TO THE ALIENS, LETTER #1
(a mossy weather, my poached heart:
dawn sliding its fingers over the windowsill)
Remember that time you combed vomit
from my hair into the bathroom sink,
your gray fingers a transparency
over my mother’s? Too young to hold
my hair back properly, dry heaves
fading as shampoo perfumed
my scalp—do you remember.
That first rehearsal of intimacy—
a mossy feeling in my throat,
churlish hives ratting my skin.
Remember how soft—how through—
When I ate an entire corncob,
husk and all. Out of spite. Out of ardor.
I woke, feverish, alone in the field’s
darkness. You spoke my interior name,
the one made of splinters. You came
as, perhaps, I hoped, pushing your
triangular mouths to mine and sucked,
so gently, my stomach clean.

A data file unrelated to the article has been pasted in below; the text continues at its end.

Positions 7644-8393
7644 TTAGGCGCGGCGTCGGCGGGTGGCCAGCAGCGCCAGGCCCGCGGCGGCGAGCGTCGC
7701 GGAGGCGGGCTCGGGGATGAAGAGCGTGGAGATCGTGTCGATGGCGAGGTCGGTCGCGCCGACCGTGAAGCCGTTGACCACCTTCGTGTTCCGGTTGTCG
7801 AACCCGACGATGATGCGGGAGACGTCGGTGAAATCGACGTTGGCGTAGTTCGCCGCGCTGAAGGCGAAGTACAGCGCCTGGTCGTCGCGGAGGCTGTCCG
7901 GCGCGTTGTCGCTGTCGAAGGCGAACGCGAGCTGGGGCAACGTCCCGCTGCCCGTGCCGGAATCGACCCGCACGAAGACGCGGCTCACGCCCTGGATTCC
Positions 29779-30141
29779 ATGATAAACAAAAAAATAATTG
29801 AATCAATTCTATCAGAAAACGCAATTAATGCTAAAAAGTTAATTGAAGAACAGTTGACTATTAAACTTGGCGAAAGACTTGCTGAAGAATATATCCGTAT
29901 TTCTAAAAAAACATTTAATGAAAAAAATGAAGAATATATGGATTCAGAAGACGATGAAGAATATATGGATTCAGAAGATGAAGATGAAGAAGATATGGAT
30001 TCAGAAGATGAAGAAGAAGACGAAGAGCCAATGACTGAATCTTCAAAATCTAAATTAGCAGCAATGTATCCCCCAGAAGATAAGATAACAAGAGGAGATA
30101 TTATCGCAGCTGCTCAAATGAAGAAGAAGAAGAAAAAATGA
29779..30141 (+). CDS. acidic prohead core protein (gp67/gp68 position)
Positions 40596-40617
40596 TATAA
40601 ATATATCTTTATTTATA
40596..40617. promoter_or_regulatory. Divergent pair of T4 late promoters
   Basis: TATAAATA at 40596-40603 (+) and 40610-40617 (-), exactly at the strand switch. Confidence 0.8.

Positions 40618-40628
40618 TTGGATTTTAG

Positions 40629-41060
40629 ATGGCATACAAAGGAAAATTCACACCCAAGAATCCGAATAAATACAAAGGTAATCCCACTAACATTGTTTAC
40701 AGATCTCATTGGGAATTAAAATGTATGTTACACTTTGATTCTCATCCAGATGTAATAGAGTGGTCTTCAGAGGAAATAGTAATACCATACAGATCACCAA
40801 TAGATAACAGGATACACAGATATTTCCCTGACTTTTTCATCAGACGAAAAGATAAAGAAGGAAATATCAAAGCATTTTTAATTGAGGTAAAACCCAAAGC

When I stood you were nothing
again as you always are when I try
to see. Clearly—
The artist said to paint it out.
As if you were a sweaty dream.
The palmist said my aura was in shambles.
As if you were tornadoes.
The therapist, the tarot-reader, the intuitive,
the locksmith, the bag boy, the landlady,
the waitress, the roto-call, the nightly mockingbird—
my confessions fell against them like knock-knock jokes.
Their canned, feeble laughter. The rising scent
of watermelon, pale and sweet, as they backed away.
Remember how I peed in the alley
behind the gay bar and no one attacked?
You ringed my squatting body,
singing happy birthday
in your flute-bee-wing-fire language,
protectorates as usual
but slightly bored—remember,
you began: no witness without
squalor, no harbor without portage.
No trade without trade.
It’s time, you said, remember?
You began with my hands.
is the author of the poetry collection Glass Harvest (Autumn House Press) and co-founder of the Charlottesville Reading Series in Virginia. Her poems have won multiple awards, including a Dorothy Sargent Rosenberg Prize, and have appeared in The Gettysburg Review, Sycamore Review, Smartish Pace, Cimarron Review, and elsewhere. She teaches English at Middle Tennessee State University.